At HomeQuestionsAnswered, we're committed to delivering accurate, trustworthy information. Our expert-authored content is rigorously fact-checked and sourced from credible authorities. Discover how we uphold the highest standards in providing you with reliable knowledge.
Kudzu (Pueraria montana) is a member of the bean family which has been called "The Vine That Ate the South." The vines have been known to grow 1 foot (0.3 m) a day during the summer months, choking out nutrients and sunlight to neighboring trees and plants. Thousands of acres of land in the Southeastern United States have been overrun by kudzu since its first importation in 1876.
The plant is native to China and Japan, where it is used for medicinal teas, animal feed and a folk remedy for alcoholism. In 1876, representatives from Japan brought kudzu to the United States Centennial celebration held in Philadelphia, Pennsylvania. It was used as part of a larger exhibition of flowering Japanese plants. The plant caught the eye of a Florida-based plant nursery owner, who took samples back home for further study. Soon afterwards, Southern gardeners began to plant it as a protective ground cover and decorative foliage in gardens.
During the Depression, the US government hired men to plant kudzu on farms to prevent costly soil erosion. The climate conditions in the South were much better for kudzu growth than Japan or China, so the vines began to grow at a phenomenal rate. The uncontrolled growth led to acres of valuable forests and farmland becoming essentially worthless. By 1953, it was declared an official weed by the US government.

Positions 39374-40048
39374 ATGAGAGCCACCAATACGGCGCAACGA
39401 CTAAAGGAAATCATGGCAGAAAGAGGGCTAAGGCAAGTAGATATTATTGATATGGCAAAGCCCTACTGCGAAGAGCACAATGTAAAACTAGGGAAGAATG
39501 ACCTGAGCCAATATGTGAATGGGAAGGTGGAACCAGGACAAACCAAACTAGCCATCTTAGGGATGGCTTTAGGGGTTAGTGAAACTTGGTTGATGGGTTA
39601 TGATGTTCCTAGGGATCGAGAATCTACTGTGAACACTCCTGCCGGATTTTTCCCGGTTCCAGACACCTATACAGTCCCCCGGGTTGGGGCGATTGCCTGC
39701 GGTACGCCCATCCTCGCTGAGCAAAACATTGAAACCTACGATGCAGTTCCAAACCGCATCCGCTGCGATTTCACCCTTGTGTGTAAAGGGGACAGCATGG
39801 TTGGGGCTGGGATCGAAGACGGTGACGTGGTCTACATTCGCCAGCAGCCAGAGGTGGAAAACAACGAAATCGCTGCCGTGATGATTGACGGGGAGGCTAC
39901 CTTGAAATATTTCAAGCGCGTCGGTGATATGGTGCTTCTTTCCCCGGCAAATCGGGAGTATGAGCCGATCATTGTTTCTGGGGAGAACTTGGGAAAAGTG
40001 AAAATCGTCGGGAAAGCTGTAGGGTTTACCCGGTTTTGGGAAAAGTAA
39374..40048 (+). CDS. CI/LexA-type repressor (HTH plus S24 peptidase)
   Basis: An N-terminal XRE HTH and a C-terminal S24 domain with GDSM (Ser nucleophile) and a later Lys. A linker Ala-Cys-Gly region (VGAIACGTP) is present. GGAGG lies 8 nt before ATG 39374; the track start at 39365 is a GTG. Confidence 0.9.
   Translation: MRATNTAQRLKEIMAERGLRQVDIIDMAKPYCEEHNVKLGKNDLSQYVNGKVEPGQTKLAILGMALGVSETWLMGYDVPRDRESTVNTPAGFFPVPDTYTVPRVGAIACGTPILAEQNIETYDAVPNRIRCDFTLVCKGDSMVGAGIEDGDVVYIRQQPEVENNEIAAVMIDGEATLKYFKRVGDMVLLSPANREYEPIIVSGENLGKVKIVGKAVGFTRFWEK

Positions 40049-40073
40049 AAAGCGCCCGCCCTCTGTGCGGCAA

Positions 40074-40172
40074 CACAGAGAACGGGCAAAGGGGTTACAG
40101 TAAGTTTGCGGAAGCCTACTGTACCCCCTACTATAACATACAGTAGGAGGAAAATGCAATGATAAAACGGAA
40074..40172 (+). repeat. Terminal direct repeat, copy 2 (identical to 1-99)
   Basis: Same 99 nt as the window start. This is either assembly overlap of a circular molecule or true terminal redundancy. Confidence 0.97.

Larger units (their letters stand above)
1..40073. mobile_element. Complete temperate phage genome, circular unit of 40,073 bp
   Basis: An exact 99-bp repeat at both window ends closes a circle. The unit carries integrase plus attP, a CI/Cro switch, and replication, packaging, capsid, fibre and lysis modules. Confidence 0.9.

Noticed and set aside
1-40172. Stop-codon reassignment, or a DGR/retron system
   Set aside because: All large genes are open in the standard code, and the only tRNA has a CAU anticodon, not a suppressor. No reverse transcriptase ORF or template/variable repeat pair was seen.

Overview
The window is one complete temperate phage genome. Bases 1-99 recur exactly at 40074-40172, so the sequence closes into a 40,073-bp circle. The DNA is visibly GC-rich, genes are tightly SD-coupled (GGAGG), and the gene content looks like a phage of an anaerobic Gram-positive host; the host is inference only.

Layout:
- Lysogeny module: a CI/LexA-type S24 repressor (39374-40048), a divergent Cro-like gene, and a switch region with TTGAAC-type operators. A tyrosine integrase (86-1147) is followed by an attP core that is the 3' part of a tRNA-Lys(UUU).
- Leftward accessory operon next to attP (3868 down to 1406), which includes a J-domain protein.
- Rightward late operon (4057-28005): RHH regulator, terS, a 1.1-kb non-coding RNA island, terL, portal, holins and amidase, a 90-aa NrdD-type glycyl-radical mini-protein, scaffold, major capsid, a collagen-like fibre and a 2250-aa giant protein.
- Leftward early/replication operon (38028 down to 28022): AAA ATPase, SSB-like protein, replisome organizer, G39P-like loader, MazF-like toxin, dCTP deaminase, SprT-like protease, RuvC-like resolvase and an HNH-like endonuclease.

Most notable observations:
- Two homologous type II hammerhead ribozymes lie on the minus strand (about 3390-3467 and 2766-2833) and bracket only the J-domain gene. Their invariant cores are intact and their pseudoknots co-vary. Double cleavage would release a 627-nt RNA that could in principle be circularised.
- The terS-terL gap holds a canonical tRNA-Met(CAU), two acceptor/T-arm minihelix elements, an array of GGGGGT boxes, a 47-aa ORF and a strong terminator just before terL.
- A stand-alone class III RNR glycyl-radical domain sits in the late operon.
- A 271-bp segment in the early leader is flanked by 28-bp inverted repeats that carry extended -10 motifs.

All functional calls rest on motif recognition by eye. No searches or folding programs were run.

This is not to say that kudzu does not have any redeeming qualities. The leaves are a very popular food source for grazing animals such as goats and sheep. The vines can be woven into baskets and other decorative items. The blossoms, which generally appear in late summer, are very fragrant and can yield a type of edible jam. Scientists are currently trying to develop a viable treatment for alcoholics from the plant's roots.
Eradicating kudzu has become a full-time occupation for many Southerners, but the plant has proven notoriously difficult to kill. Even with the best herbicides available, it may take up to ten years to successfully kill a vine. The winter season in the South is not cold enough or long enough to freeze it into submission. The most common approaches to kudzu growth control are to introduce grazing animals to the area and to mechanically harvest the plants and resell them to enthusiasts.
Visitors to the Southeastern United States who are interested in viewing kudzu in action should look to open fields along the highway. The large green leaves which completely cover trees, power lines and abandoned structures are part of the vine system. In late summer, small flowers should appear, along with a pleasant fragrance. In certain parts of the Deep South, entire acres of land have been completely overrun, creating a surreal green landscape.